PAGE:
Life is but a mask worn on the face of death. And is death, then, but another mask? ‘How many can say,’ asks the Aztec poet, ‘that there is, or is not, a truth beyond?’
-- Joseph Campbell
The Mythic Image (p. 160)
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The Mythic Image
Imagery, especially the imagery of dreams, is the basis of mythology. Joseph Campbell's words are at once the inspiration and explanation for this book - a searching of the mythology of the world's high civilizations over five millennia through nearly four hundred and fifty illustrations of mythic art from Mesopotamian, Egyptian, Indian, Chinese, European, and Olmec culture. Starting with the relation of dreams to myth, Joseph Campbell distinguishes two orders of myth: that of the relatively simple, nonliterate folk traditions, and that of the infinitely more complex literate civilizations that culminated in the triad of the great world religions, Buddhism, Christianity, and Islam. He traces the development of these immeasurably influential mythologies and, with text and pictures, demonstrates the important differences between Oriental and Occidental interpretations of dreams and life.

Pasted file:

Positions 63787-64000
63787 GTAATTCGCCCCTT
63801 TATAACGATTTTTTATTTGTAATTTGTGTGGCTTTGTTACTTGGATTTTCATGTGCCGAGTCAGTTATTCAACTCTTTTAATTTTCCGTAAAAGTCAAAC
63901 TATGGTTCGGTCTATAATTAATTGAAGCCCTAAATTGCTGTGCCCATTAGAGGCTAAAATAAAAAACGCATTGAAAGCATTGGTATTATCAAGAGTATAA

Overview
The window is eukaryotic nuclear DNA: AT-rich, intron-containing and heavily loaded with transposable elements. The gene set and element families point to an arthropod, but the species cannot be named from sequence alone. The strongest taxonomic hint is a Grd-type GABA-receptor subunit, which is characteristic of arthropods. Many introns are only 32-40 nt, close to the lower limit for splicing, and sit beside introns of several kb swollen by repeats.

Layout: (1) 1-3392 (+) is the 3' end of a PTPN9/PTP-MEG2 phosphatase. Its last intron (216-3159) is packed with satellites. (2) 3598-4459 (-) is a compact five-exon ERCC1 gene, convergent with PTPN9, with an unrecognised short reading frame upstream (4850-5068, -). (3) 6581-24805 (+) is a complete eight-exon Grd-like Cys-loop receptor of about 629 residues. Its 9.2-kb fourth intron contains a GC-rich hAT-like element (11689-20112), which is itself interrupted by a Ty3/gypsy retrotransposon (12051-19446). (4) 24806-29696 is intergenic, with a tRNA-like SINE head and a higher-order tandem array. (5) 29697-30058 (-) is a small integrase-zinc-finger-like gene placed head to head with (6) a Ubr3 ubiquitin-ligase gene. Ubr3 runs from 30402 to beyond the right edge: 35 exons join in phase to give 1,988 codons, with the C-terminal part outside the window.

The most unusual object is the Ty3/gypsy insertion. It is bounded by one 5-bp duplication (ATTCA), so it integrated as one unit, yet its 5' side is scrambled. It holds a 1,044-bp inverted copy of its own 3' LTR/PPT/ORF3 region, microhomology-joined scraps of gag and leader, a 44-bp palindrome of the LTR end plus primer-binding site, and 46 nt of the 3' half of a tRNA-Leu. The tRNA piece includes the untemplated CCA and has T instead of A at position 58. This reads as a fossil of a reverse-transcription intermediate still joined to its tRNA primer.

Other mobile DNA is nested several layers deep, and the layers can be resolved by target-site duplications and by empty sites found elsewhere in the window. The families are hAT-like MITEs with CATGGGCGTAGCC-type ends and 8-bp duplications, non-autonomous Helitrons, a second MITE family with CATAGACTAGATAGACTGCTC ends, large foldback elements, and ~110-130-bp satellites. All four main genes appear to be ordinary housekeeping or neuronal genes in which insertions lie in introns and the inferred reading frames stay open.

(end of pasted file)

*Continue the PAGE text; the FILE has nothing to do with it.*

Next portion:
Other quotations from this Title
Mythologies are in fact the public dreams that move and shape societies, and conversely one's own dreams are the little myths of the private gods, antigods, and guardian powers that are moving and shaping oneself: revelations of the actual fears, desires, aims and values by which one's life is subliminally ordered. [share]
Life is but a mask worn on the face of death. And is death, then, but another mask? 'How many can say,' asks the Aztec poet, 'that there is, or is not, a truth beyond?' [share]